Kindness and Chaos

The Fabulous Fuhry of an Ordinary Girl


The Legacy of Literacy – Year 2

I want to start this post with a short snippet from last year’s edition of “The Legacy of Literacy”. I worked hard on compiling my thoughts and into that blog post, and I think this still sums it up, a year later.
{If you’d like to read the entire post (filled with lots of stats and research about the importance of literacy), please CLICK HERE.}

“An Early Childhood Longitudinal study found that 62% of parents with a high socioeconomic status read to their children every day compared to only 36% of parents with a low socioeconomic status.

That is a number that does not surprise many of you. Did you scoff at the lower percentage or did your heart break?
Let me ask you; How can we ask a mom, who is working 3 jobs, to read to her child when she leaves before they wake up and gets home after they’re in bed? How can we ask a family to buy books for their children when they’re putting a box of mac n’ cheese back in the grocery store line, and they’re 2 months behind on the electric bill? How do we demand that parents break the cycle of illiteracy and poverty when they are doing the best they can?

I grew up in a  home that encouraged reading and creativity. A home that included both parents; parents who were educated. Parents who could put food on the table and books in my hand. What are we doing for those who do not have that luxury?

We know that literacy development begins at birth. It’s not trying to teach your 6 month old the alphabet or your 1 year old to read “Green Eggs and Ham”, but it is letting babies play with books and reading them stories they don’t yet understand. It’s dialoging with them so they can learn language through social literary experiences. This also causes children to associate books with attention, affection, and approval.

3-5 year olds who had been read to at least 3 times per week were two times more likely to recognize all letters, have word-sight connection, and understand words in context.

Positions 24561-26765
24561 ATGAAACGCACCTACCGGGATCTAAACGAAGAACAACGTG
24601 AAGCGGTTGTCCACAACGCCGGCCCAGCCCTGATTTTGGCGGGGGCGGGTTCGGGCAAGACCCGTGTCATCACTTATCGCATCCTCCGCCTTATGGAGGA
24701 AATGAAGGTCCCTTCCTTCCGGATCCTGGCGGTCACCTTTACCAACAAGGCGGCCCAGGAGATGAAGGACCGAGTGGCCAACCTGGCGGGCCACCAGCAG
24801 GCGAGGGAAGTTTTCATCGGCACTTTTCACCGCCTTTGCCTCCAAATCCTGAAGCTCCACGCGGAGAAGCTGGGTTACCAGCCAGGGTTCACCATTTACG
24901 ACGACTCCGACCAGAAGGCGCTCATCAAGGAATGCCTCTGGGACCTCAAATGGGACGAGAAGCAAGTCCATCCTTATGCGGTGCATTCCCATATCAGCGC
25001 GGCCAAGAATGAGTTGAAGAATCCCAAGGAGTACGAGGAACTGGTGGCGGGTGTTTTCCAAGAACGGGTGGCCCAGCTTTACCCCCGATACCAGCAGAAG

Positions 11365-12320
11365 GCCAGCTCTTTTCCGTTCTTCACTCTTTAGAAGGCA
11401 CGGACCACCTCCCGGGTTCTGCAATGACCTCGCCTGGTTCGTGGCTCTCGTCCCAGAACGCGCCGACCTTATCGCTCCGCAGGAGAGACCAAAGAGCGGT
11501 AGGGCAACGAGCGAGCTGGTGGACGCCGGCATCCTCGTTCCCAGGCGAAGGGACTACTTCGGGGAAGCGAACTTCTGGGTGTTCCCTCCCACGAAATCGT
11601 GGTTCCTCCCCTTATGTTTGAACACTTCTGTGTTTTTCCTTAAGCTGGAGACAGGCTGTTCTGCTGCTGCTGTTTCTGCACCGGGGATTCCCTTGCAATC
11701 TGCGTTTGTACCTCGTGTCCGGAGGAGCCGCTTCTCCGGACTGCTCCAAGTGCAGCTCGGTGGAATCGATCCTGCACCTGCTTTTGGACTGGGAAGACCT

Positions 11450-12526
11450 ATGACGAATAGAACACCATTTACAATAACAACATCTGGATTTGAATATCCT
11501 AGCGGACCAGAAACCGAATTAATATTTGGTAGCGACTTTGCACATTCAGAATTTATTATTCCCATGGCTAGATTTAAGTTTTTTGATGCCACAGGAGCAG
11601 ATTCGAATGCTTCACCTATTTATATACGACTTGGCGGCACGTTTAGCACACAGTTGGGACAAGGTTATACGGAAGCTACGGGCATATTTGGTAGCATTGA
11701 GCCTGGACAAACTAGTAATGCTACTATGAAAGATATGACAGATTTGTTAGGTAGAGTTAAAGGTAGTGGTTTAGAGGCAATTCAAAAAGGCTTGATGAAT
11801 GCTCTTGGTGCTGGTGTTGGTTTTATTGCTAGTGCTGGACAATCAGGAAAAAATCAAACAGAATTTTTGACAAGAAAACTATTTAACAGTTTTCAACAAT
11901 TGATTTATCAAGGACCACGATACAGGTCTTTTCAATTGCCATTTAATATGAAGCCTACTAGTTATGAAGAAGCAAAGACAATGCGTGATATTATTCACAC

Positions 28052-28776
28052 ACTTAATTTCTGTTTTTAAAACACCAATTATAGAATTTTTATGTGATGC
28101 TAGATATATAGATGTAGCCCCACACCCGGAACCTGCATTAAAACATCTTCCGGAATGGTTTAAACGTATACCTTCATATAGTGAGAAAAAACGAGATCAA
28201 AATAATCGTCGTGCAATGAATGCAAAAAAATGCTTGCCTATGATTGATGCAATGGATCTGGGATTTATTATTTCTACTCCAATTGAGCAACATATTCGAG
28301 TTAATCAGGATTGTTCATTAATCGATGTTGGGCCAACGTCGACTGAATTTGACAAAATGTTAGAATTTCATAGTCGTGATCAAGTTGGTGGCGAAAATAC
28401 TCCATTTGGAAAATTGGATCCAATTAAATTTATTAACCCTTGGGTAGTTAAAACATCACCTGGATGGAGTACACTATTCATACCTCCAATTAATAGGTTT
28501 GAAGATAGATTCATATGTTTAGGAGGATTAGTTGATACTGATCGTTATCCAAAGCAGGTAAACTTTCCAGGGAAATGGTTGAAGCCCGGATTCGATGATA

I don’t have a perfect solution or even a multitude of answers on how to eliminate the literacy crisis in our country. I do know that there are a number of great schools and non-profits out there dedicated to getting books into the hands of children, and at the earliest possible age. I hope you’ll consider joining me to help some of those schools and organizations in the state of Oklahoma.”

The idea that illiteracy is plaguing our country is not something new to you (I hope!). Despite the fact that books are more accessible than they’ve ever been, we are still failing to teach the fundamentals to all socioeconomic groups. There are a number of factors that contribute to this, much of which is has nothing to do with willingness and everything to do with accessibility.

Last year I did my first annual book drive in conjunction with Half Price Books. They double the books that you donate and distribute them to schools and no profits who are focused on increasing literacy in our community. This year I have decided to focus my book drive on one specific organization that utilizes books from the Annual HPB Book Drive. While this will not double what is given, it will provide enough books for one program to succeed. I’m a firm believer in focusing on one thing and doing well as opposed to giving a small amount to a lot of things and just getting by. Unfortunately, there are so many asking for books in the OKC Metro, that HPB is not able to give enough for many of those asking.